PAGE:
LH Garbo Jacket, "cardiganized" and lengthened
Fabric is fine sweater knit in gold metallic and cream
Close up of LH Garbo Cardigan with modified neckline
The front and back facings are eliminated, and a self fabric strip
is used to trim the neckline

Matching LH Perfect Tee with jewel neckline and elbow length sleeves

LH Perfect Tee with scooped vee neck and cap sleeves
Fabric is cream stretch lace

LH Perfect Tee with scooped vee neck and cap sleeves
Fabric is cream rayon lycra jersey

Another LH Perfect Tee with scooped vee neck and cap sleeves
I find this style very flattering on me ;)
Fabric is a very fine slubbed rayon knit

Yup...another LH Perfect Tee with scooped vee neck and cap sleeves
Fabric is a fine cotton/linen jersey cream knit with a light grey stripe

LH Garbo Jacket - cardgianized with a turn and stitch neckline
Fabric is a very fine sweater knit in animal print
LH Perfect Tee with scooped vee neck and elbow length sleeves out of matching sweater knit

LH Garbo Jacket, cardiganized with self trim at neckline, long version
Fabric is a sweater knit, but more dense than the previous
ones shown above

LH Perfect Tee with jewel neckline and cap sleeves which have been lengthened
The body has also been lengthened to wear like a mini dress (over leggings or even a bathing suit)...

...or scrunched up at hip (to wear over pants or a skirt)
Fabric is a lightweight cotton/linen jersey knit

LH Perfect Tee with jewel neck and lengthened cap sleeves
Fabric is a lightweight cotton/linen jersey knit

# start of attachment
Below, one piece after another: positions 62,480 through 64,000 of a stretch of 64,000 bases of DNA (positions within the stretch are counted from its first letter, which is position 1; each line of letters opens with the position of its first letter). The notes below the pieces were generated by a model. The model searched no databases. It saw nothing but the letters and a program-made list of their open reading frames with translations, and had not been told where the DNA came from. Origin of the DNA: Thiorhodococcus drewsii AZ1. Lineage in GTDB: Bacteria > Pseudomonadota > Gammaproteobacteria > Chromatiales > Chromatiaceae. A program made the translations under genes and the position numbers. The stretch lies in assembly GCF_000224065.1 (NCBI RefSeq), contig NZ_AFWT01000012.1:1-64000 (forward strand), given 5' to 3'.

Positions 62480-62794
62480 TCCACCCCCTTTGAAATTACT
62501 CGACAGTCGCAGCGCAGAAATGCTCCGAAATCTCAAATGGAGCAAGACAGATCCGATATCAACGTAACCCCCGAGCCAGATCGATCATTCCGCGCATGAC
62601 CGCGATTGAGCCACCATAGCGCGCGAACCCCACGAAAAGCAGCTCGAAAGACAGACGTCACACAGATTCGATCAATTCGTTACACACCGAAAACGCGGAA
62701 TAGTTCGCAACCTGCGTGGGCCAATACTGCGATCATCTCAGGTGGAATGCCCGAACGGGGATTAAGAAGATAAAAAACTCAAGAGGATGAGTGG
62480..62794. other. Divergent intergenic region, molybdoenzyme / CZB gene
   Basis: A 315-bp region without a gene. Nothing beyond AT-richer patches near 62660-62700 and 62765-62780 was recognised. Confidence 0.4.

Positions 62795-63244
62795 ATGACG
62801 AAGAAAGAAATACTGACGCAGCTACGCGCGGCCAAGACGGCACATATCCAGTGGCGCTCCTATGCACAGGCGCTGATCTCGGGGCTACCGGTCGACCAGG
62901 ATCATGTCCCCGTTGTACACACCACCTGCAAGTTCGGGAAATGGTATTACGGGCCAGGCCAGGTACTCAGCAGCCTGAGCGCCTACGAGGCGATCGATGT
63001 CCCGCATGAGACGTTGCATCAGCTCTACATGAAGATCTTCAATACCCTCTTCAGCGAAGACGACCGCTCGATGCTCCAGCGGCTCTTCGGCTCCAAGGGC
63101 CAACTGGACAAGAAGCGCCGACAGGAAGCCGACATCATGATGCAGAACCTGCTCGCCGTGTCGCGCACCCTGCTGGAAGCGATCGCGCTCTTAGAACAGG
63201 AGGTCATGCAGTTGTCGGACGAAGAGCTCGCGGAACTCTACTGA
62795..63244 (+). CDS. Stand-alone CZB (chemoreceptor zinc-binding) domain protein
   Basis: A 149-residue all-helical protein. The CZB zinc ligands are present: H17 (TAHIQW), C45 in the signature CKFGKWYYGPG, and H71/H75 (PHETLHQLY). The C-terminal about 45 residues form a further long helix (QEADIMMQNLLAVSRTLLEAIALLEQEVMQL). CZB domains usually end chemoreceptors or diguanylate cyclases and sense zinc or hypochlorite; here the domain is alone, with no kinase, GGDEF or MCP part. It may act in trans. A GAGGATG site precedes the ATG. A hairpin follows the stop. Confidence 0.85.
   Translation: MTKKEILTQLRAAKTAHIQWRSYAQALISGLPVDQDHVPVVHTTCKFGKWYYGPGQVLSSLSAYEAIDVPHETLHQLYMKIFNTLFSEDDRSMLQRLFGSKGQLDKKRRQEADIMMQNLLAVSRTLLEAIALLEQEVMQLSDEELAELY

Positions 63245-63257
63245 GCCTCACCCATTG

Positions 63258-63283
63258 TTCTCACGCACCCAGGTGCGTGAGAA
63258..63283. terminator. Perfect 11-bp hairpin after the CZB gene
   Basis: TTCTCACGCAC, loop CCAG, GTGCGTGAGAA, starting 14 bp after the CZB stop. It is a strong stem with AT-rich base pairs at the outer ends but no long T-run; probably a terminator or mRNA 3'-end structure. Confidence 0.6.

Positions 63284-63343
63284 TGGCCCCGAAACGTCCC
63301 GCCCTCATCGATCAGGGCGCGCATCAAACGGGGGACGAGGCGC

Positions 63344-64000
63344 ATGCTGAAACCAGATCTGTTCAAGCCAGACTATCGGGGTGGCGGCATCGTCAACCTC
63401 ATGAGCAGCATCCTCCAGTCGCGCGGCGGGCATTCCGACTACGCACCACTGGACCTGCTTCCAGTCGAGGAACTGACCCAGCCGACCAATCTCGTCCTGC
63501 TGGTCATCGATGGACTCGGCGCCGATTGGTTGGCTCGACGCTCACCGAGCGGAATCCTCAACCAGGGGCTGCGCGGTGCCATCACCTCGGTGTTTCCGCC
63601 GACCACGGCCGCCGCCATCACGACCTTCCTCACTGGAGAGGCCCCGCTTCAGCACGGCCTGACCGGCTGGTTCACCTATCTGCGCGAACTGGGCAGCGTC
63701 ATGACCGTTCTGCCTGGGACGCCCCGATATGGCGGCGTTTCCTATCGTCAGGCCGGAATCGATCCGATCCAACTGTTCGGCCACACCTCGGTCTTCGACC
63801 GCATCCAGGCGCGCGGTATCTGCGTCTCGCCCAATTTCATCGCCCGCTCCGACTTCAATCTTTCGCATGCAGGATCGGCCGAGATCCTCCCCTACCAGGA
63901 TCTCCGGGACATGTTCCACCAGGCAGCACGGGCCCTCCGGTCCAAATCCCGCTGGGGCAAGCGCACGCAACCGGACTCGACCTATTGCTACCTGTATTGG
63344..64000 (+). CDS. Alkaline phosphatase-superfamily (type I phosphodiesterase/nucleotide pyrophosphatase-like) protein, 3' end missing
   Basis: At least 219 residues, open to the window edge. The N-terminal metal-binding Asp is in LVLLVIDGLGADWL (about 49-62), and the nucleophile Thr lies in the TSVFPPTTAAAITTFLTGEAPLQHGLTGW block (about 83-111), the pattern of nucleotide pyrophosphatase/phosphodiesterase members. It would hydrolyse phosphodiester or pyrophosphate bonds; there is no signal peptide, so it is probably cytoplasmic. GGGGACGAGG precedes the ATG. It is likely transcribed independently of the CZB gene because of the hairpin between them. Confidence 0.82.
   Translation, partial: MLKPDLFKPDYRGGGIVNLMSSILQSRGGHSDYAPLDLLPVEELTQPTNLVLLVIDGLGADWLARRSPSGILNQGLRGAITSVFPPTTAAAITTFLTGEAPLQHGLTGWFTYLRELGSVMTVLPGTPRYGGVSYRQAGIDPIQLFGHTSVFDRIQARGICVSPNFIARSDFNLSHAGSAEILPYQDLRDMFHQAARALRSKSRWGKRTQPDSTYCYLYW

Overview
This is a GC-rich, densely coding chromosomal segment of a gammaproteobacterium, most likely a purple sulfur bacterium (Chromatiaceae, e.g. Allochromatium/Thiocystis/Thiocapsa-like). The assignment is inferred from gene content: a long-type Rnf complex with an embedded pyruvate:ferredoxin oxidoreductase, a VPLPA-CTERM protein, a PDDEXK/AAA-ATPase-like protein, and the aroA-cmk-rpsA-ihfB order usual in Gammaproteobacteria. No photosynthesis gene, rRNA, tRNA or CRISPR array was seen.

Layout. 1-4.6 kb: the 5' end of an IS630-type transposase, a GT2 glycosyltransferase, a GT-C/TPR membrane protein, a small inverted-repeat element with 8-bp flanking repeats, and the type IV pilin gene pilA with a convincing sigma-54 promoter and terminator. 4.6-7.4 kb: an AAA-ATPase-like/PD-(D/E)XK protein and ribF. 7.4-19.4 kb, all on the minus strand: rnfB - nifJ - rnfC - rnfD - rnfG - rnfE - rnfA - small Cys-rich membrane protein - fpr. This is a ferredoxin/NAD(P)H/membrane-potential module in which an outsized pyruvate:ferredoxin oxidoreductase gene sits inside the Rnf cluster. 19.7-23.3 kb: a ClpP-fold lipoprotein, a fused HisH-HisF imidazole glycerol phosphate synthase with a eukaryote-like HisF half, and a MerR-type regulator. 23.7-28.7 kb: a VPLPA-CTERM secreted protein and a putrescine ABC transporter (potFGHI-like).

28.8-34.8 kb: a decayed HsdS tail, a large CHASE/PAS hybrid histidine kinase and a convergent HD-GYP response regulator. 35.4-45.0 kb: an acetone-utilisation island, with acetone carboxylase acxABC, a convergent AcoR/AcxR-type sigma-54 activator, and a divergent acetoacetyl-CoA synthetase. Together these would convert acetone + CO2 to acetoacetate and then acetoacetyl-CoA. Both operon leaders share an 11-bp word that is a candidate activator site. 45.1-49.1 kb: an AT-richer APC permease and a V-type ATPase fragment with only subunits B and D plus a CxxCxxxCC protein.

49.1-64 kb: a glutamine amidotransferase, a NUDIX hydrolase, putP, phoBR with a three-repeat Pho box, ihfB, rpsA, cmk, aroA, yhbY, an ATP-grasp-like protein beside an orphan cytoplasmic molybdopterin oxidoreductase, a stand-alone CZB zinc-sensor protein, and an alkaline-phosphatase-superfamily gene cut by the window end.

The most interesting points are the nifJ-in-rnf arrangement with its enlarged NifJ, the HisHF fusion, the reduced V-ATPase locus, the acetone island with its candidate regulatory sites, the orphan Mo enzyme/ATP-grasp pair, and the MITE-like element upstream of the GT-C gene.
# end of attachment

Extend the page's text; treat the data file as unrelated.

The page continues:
And yes, all these were cut and sewn yesterday.  I started cutting around 9:30 am, and quit sewing around 9 pm.  I haven't sewn the buttons or buttonholes onto the cardigan yet (need to hit Fabricland tonight on my way home), but the rest are completely done - and all sewn by machine.

I believe all of these fabrics have come from a variety of Fabriclands (Canadian chain fabric store) in Central and Southern Ontario.  I travel quite a bit for work and as I know that different Fabriclands carry slightly different stock, I like to stop in other locations when I can.

Like I mentioned above, the next batch will be using black thread.  I've got quite a number of tops and cardigans cut in greys and blacks, with one cardigan already in progress that I started this morning while waiting for the dog to come back inside.

I'm well on my way to having a great new summer wardrobe!


  1. Love your items. I've made several LH tops for myself but recently I've made about 4 for my 25yo DGD. I have the new princess sleeveless top to trace and made - forgot the name!!
    Marciae from SG

  2. I am waiting for a few LH patterns to arrive.... is this how its done???
    Hope I am as productive

  3. Looking good. I need to develop a plan. MMM left my closet rather anemic.